Democracy and economics do not figure into the essays in Glittering Images. Instead, Paglia presents 29 breviaries on representative works from the Western canon, ranging from images from the tomb of Queen Nefertari to the hellish final battle scene in George Lucas’s Star Wars: Revenge of the Sith. Her selections are both household names (Picasso, Warhol) and not-so-much (Germain Boffrand, Renée Cox). The point is to introduce representative works to a general audience, so as to entice regular folks into the realm of art appreciation. Unlike Berger’s fixation on the two-dimensional image (paintings and magazine ads), Paglia’s survey includes sculpture and site-specific and video art, in addition to two-dimensional painting, drawing, and photography.

Paglia’s selections make up a delectable buffet for the layman. A typical entry, which lengthens as the book progresses, provides historical background and artistic context surrounding the creation of the art before the piece is disassembled and critiqued. While most of Paglia’s choices are admirable, the appetite of the novice art lover could be easily satiated with any number of substitutes, say Kandinsky’s abstraction for Mondrian’s minimalism, the masterpiece mosaic work from the Madrasa Imamiin Isfahan for that of the Saint John Chrysostom in the Hagia Sophia, or the performative antics of Chris Burden for the site-specific work of Eleanor Antin.

The distribution of works over the breadth of Western civilization is somewhat problematic. Of the 29 featured works, 13 were created after 1900, with eight from 1900 (Monet) to 1949 (Pollock) alone. With a mere three entries (Tamara de Lempicka, Cox, and Antin), women are severely underrepresented, to say nothing of other minorities.

Edouard Manet’s “At the Café” (1879)Edouard Manet’s “At the Café” (1879)Sometimes it is unclear why Paglia chooses a specific work. Van Dyck’s “Lord John Stuart and his Brother, Lord Bernard Stuart” (1638) seems to be selected so Paglia can discuss fashion trends of the 17th century, in which case an actual costume should have been substituted. The inclusion of Jacques-Louis David’s “The Death of Marat” (1792), a beautiful rendition of a tragic event, allows Paglia to tell a great story about the revolutionary’s assassination; what David’s painting represents as a change from the status quo or an apogee of a particular style, however, is missing.

When she does explain her rationale for including a work of art, Paglia excels. With Edouard Manet’s “At the Café” (1879), heavy brushstrokes, working class subjects, and severe cropping (prefiguring photography) set him apart. Picasso’s “Les Demoiselles d’Avignon” (1907) conflates two perspectives, a revolutionary move that subverted the Renaissance ideal of perspective and a fixed point of view. And Mondrian’s breakthroughs, as with “Composition with Red, Blue, and Yellow” (1930), took the “revolutionary step of discarding the frame … Thanks to Mondrian’s innovation, every department store today sells narrow black frames and frameless plastic blocks for mounting art and photographs.” Such entries are revealing and should appeal to an audience trying to figure out why, for example, Jackson Pollock’s messy drip paintings are so important to art history.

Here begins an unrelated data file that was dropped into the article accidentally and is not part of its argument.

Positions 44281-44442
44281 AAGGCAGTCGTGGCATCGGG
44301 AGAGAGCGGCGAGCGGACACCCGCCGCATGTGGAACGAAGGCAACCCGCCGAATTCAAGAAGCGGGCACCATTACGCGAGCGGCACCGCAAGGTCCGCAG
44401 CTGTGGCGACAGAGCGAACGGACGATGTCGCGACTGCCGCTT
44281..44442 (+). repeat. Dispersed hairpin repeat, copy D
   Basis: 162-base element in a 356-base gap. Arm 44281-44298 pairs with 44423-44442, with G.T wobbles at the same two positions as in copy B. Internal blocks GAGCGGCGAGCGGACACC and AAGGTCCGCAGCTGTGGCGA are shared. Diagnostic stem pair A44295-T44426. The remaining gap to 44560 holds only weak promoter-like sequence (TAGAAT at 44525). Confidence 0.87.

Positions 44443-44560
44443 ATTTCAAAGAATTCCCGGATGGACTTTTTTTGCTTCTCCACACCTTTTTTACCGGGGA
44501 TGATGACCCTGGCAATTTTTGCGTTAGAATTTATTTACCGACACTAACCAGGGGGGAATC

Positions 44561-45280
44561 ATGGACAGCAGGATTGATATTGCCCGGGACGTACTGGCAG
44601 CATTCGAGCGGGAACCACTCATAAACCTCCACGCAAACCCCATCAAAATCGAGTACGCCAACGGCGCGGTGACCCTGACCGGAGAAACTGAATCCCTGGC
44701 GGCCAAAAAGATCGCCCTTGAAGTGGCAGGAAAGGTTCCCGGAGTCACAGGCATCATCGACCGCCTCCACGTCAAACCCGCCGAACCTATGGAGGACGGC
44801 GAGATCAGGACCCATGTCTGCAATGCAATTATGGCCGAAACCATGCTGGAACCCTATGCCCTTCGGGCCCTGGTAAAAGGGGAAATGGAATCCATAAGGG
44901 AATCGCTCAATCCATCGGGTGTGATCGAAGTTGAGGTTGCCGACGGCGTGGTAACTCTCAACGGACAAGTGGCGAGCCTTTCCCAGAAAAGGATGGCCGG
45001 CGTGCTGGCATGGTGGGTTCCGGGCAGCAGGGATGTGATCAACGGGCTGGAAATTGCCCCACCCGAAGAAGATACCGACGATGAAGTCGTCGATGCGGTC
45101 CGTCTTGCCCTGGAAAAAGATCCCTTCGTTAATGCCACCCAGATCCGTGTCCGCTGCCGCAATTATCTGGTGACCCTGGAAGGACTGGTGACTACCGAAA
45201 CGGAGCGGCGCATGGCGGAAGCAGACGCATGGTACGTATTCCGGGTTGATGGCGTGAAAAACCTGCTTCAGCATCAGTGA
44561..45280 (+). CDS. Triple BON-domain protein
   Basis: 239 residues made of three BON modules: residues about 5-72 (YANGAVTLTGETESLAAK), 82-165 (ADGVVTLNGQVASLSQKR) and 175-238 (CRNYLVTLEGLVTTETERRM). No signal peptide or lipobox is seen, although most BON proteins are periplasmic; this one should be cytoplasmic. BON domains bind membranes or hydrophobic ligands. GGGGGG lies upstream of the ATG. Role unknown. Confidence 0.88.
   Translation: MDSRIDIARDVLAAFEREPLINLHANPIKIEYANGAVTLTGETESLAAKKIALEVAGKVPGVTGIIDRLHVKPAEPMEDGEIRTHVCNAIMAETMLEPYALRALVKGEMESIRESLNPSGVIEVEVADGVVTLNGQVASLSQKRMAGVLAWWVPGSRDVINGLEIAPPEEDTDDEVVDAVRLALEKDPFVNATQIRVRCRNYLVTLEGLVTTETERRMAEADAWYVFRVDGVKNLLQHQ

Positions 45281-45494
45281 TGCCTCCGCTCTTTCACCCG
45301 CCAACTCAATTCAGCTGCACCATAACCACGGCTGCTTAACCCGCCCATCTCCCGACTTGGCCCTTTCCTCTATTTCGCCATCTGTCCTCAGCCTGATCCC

The Feminine Mystique

When it comes to “seeing,” are the authors on the same page? A one-to-one comparison between Berger and Paglia for their critique of a particular artwork is not possible, as none of the works in Glittering Images are covered in Ways of Seeing. A couple of discussions do serve as proxies for comparison, though. The Biblical character Mary Magdalene, for example, is given treatment by both essayists. The approaches they choose serve each of their agendas selectively, and so reveal the separate avenues art critics can take on a given subject.

Berger, in his chapter about oil painting’s depiction of “things,” shows three paintings of Mary Magdalene by Ambrosius Brenson, Van Der Werff, and Baudry. “The point of her story,” Berger reminds us, “is that she so loved Christ that she repented on her past and came to accept the mortality of flesh and the immortality of the soul.” The way she is painted in the three examples, however, betrays the essence of the story, as if the transformation has never occurred. “She is painted,” he asserts, “as being, before she is anything else, a takeable and desirable woman. She is still the compliant object of the painting-method’s seduction.”